In Hoover v. American Income Life Insurance Company, Plaintiff was a sales agent for Defendant American Income Life Insurance Company (“AIL”), pursuant to a written contract that provided she was an independent contractor.  In her lawsuit, she claimed, among other things, that AIL had improperly categorized her as an independent contractor, and that she was entitled to employee statutory rights under the Labor Code, including minimum wage and reimbursement of business expenses under Labor Code 2802.

Following 15 months of litigation, during which AIL had twice sought to remove the case to Federal District Court and extensive discovery had been conducted, AIL sought to enforce the arbitration provision in the contract and moved for an order compelling arbitration.  The trial court denied the motion.

On appeal, the Fourth Appellate District, Division Two, affirmed the trial court’s denial of the motion to compel arbitration on two bases.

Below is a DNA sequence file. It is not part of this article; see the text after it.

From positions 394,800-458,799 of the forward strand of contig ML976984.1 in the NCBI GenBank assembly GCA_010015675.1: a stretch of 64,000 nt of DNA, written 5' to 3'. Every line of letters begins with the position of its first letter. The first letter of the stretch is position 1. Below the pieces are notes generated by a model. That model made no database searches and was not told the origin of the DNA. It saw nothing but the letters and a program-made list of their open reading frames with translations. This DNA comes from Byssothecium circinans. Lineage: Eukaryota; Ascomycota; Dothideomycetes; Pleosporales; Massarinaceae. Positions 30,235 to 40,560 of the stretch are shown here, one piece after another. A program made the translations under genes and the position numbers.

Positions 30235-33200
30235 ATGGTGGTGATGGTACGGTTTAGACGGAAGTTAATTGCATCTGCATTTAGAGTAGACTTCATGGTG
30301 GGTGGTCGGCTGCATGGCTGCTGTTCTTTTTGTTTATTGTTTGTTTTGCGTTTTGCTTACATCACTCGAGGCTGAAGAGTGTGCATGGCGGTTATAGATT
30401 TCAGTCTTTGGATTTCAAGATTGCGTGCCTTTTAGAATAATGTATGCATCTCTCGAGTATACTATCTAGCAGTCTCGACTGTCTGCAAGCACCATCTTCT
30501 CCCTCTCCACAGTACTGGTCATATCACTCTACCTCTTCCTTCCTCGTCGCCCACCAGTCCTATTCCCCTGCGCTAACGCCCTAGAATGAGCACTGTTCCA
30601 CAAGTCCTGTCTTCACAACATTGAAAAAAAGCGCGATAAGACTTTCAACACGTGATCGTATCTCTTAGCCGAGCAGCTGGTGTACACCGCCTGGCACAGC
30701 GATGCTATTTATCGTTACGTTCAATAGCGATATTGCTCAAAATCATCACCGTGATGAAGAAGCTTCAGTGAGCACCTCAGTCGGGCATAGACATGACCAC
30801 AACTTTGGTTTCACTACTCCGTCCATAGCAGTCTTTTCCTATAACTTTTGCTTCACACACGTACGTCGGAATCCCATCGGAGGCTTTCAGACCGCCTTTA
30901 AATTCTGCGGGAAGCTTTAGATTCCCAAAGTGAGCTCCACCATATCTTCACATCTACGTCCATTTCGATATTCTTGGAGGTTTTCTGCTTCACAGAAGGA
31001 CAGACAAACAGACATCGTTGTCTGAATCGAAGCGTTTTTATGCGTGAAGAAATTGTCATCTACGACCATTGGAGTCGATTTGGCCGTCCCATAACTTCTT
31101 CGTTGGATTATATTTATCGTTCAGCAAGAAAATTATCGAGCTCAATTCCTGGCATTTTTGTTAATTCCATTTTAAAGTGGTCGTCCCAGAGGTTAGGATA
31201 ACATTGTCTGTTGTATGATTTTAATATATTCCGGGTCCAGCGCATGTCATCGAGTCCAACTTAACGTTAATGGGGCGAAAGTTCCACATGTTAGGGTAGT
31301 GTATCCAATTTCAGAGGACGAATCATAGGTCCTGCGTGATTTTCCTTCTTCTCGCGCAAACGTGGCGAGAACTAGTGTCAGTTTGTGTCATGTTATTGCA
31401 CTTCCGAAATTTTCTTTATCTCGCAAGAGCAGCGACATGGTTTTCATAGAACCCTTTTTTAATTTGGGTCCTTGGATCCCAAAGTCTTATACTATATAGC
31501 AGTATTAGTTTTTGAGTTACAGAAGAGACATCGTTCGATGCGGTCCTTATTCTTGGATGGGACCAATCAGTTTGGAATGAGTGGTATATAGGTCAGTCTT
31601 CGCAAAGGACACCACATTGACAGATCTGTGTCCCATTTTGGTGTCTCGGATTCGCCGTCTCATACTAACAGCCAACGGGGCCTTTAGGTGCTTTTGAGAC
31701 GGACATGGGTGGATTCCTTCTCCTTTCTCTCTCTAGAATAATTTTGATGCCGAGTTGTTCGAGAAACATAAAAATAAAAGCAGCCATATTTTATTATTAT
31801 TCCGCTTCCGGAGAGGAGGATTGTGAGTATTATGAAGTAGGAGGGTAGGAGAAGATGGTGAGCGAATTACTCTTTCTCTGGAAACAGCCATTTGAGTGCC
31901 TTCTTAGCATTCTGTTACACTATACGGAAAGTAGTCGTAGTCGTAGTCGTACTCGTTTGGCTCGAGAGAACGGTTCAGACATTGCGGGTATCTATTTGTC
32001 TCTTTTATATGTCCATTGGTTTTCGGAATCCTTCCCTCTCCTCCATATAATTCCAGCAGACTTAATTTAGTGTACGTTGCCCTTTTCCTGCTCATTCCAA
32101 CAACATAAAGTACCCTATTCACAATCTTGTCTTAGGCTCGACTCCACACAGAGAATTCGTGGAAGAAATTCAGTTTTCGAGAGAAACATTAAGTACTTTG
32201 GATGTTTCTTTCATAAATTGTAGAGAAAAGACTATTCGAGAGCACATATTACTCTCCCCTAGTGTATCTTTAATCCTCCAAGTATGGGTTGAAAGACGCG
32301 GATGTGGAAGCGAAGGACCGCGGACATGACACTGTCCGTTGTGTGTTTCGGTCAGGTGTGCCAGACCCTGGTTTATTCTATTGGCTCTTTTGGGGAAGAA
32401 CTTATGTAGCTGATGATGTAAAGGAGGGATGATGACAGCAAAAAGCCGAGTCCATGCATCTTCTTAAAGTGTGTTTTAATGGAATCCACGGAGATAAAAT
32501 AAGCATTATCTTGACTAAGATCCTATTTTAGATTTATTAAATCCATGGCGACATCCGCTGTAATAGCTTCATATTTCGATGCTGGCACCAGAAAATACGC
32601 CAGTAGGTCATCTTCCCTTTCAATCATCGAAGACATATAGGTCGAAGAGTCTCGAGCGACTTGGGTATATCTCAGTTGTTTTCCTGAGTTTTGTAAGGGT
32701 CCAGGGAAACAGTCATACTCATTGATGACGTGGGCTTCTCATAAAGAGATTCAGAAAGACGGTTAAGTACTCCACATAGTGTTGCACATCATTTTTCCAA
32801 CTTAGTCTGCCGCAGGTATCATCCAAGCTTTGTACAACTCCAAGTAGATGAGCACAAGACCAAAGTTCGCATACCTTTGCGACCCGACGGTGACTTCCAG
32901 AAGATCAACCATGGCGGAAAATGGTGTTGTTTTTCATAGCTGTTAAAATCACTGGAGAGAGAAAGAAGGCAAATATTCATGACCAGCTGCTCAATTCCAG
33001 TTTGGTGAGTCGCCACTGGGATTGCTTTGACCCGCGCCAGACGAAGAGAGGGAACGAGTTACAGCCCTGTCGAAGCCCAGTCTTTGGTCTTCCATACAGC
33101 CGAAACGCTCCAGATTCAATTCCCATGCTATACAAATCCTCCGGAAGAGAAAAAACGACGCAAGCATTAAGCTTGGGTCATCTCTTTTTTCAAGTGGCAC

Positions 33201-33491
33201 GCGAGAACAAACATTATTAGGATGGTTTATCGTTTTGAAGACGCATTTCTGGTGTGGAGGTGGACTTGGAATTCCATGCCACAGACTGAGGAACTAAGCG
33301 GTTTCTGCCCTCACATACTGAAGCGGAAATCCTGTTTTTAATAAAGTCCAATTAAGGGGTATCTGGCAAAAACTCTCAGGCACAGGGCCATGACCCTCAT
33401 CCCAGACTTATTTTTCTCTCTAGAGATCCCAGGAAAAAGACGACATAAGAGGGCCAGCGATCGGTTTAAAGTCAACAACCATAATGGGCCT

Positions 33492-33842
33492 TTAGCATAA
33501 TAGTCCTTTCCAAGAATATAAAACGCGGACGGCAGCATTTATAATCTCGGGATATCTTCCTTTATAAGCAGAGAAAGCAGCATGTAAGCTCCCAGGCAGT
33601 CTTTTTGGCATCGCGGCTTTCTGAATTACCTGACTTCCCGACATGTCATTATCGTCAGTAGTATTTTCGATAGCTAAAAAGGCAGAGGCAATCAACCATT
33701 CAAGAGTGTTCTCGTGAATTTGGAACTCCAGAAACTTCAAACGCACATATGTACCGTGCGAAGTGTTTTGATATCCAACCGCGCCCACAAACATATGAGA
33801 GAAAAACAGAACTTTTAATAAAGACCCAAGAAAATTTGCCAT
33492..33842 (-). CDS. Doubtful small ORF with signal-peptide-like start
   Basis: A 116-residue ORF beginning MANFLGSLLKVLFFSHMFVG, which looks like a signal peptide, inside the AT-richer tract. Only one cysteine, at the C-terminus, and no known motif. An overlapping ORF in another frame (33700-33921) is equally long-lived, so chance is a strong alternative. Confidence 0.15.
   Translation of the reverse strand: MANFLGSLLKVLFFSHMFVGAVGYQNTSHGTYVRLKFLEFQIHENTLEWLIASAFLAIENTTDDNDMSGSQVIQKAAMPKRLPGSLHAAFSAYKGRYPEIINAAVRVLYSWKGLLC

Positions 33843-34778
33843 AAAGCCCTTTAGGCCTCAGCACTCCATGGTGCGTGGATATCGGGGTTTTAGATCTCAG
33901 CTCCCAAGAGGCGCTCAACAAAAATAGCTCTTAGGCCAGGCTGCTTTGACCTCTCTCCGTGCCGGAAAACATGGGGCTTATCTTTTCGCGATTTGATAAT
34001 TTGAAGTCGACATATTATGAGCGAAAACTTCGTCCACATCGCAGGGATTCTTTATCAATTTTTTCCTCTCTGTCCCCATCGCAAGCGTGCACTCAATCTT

First, it held, AIL had waived its right to arbitration, noting that “[a]lthough participation in litigation of an arbitrable claim does not itself waive a party’s right to seek arbitration, at some point, litigation of the issues in dispute justifies a finding of waiver.”

As the Court explained, the relevant factors establishing waiver include:

  • whether the party’s actions are inconsistent with the right to arbitrate;
  • whether the litigation machinery has been substantially invoked and the parties were well into preparation of a lawsuit before the party notified the opposing party of an intent to arbitrate;
  • whether a party delayed for a long period before seeking a stay;
  • whether important intervening steps (e.g., taking advantage of judicial discovery procedures not available in arbitration) had taken place; and
  • whether the delay affected, misled, or prejudiced the opposing party.

Here, the Court ruled, these factors were met and AIL’s removal of the case to federal court, coupled with participation in several months of litigation, waives the right to arbitrate.

Second, the Court ruled, even if AIL had not waived its right to assert arbitration, AIL could not compel arbitration in the present case, since claims based on alleged wage and hour violations, the failure to reimburse employment-related expenses, and other related Labor Code claims, cannot be subject to arbitration.